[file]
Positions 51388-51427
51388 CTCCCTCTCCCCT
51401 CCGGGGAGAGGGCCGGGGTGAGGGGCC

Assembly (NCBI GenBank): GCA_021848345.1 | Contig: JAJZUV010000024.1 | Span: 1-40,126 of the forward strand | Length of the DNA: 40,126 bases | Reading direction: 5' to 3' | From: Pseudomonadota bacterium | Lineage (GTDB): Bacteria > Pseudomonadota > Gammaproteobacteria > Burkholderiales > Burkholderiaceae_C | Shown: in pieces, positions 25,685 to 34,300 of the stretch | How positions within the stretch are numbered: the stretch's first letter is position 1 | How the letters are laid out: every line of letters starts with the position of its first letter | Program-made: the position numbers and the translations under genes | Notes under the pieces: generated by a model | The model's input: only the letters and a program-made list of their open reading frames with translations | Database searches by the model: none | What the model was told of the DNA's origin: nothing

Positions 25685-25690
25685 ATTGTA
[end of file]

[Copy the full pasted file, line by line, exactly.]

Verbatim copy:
Positions 51388-51427
51388 CTCCCTCTCCCCT
51401 CCGGGGAGAGGGCCGGGGTGAGGGGCC

Assembly (NCBI GenBank): GCA_021848345.1 | Contig: JAJZUV010000024.1 | Span: 1-40,126 of the forward strand | Length of the DNA: 40,126 bases | Reading direction: 5' to 3' | From: Pseudomonadota bacterium | Lineage (GTDB): Bacteria > Pseudomonadota > Gammaproteobacteria > Burkholderiales > Burkholderiaceae_C | Shown: in pieces, positions 25,685 to 34,300 of the stretch | How positions within the stretch are numbered: the stretch's first letter is position 1 | How the letters are laid out: every line of letters starts with the position of its first letter | Program-made: the position numbers and the translations under genes | Notes under the pieces: generated by a model | The model's input: only the letters and a program-made list of their open reading frames with translations | Database searches by the model: none | What the model was told of the DNA's origin: nothing

Positions 25685-25690
25685 ATTGTA